Can a hurricane like ‘Fiona’ condition the weather situation in the Iberian Peninsula without even being close? In reality, yes, like any large weather system that violently erupts in the polar jet and deforms the mid-latitudes circulation.
After causing severe damage in Puerto Rico and the Dominican Republic, ‘Fiona’ became a ‘major hurricane’, which is what the US National Hurricane Center calls hurricanes that reach Category 3 or higher.
Its winds are over 180 km/h and forecasts indicate that they will continue to increase until they reach or exceed 220 km/h, which would make it a category 4 hurricane. which, for the time being, will not pose a direct threat to the population, although it could affect Bermuda in the coming days.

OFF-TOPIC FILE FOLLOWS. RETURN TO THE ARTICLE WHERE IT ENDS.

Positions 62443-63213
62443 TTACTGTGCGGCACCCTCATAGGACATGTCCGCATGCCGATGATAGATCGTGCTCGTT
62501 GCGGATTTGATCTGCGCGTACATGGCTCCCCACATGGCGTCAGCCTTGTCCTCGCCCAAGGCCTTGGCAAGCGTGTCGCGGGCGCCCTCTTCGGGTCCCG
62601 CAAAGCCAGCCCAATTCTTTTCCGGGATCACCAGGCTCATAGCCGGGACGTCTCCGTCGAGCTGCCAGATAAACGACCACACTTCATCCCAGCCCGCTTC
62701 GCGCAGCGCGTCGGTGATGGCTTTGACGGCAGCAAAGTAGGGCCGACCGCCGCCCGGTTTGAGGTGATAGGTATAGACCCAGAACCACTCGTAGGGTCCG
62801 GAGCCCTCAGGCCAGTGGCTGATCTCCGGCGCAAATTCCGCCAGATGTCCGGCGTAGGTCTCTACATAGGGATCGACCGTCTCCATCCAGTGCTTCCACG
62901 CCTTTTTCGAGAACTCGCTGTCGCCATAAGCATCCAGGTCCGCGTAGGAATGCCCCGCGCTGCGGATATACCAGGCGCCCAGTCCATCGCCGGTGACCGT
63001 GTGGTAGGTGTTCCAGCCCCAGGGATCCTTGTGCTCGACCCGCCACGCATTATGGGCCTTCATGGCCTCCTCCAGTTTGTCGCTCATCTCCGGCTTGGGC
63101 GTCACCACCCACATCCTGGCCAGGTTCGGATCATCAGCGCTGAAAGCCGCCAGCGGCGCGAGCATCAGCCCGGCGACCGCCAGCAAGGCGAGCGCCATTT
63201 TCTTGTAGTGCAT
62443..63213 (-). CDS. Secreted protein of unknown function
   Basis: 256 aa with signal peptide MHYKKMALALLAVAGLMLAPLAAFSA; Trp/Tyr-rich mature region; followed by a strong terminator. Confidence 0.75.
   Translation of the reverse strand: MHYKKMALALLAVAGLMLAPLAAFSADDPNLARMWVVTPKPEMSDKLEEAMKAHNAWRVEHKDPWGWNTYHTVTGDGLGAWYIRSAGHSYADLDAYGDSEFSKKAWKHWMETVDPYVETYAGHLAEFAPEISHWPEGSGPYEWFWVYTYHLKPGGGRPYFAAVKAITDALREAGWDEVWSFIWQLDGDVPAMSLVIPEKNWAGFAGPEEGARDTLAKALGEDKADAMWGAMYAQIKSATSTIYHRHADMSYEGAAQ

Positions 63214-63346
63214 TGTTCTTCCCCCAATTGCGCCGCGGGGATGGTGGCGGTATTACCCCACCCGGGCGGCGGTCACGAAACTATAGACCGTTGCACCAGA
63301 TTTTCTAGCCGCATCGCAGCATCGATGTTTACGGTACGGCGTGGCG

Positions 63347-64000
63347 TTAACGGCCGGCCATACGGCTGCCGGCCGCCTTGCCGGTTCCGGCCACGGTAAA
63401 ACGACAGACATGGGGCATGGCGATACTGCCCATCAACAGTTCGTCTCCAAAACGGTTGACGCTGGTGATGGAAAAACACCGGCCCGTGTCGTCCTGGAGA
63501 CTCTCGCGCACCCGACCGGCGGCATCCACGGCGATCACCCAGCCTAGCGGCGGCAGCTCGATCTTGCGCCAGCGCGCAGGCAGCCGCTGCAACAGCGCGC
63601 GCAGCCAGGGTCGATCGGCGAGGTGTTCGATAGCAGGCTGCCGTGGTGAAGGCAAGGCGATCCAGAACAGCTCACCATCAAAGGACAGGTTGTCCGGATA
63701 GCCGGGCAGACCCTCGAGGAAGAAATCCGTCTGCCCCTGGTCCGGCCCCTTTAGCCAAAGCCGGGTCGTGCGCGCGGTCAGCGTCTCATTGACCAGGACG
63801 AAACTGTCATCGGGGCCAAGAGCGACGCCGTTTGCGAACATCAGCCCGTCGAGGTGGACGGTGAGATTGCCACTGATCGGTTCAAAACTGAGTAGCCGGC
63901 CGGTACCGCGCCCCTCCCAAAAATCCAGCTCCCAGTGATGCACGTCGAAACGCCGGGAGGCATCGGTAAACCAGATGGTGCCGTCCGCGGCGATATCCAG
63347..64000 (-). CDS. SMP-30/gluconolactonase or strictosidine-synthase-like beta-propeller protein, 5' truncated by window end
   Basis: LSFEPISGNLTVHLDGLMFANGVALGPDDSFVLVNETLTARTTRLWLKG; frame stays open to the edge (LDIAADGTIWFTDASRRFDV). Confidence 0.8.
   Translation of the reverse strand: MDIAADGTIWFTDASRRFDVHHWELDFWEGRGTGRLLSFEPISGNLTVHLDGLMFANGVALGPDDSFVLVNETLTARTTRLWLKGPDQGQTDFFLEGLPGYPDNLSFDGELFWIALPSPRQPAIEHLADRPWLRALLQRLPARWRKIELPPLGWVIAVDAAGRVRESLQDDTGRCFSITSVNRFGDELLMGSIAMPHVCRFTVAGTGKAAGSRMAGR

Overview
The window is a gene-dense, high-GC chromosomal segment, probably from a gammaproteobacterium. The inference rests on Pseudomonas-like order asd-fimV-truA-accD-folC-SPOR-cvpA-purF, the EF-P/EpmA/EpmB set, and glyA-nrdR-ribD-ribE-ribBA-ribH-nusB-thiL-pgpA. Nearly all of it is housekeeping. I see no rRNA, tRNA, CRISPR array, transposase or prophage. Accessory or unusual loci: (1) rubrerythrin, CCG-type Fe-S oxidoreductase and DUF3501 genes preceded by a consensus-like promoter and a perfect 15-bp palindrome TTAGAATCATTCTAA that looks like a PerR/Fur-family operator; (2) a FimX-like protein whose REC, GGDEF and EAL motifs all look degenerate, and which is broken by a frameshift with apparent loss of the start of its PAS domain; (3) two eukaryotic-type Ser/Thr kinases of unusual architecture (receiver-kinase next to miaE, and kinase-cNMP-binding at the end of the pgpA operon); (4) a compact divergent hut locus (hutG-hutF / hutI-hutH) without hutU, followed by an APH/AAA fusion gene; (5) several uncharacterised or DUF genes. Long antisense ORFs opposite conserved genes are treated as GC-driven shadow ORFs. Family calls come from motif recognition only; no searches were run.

After reaching this intensity, ‘Fiona’ will continue to move north and begin its extratropicalization, ie, its transformation into a mid-latitudes storm. However, this process will be particularly violent in the case of ‘Fiona’: it will hardly lose intensity, maintaining hurricane-force winds over a considerably large area.
The passage of ‘Fiona’ will facilitate the appearance of a very robust anticyclone over the Central Atlantic, causing a major planetary depression to grow over Europe.
This depression will affect practically the entire continent next week and will move to the Iberian Peninsula, where an unstable period can be expected in which significant thunderstorms are likely to develop and, in addition, temperatures will decrease compared to previous days. .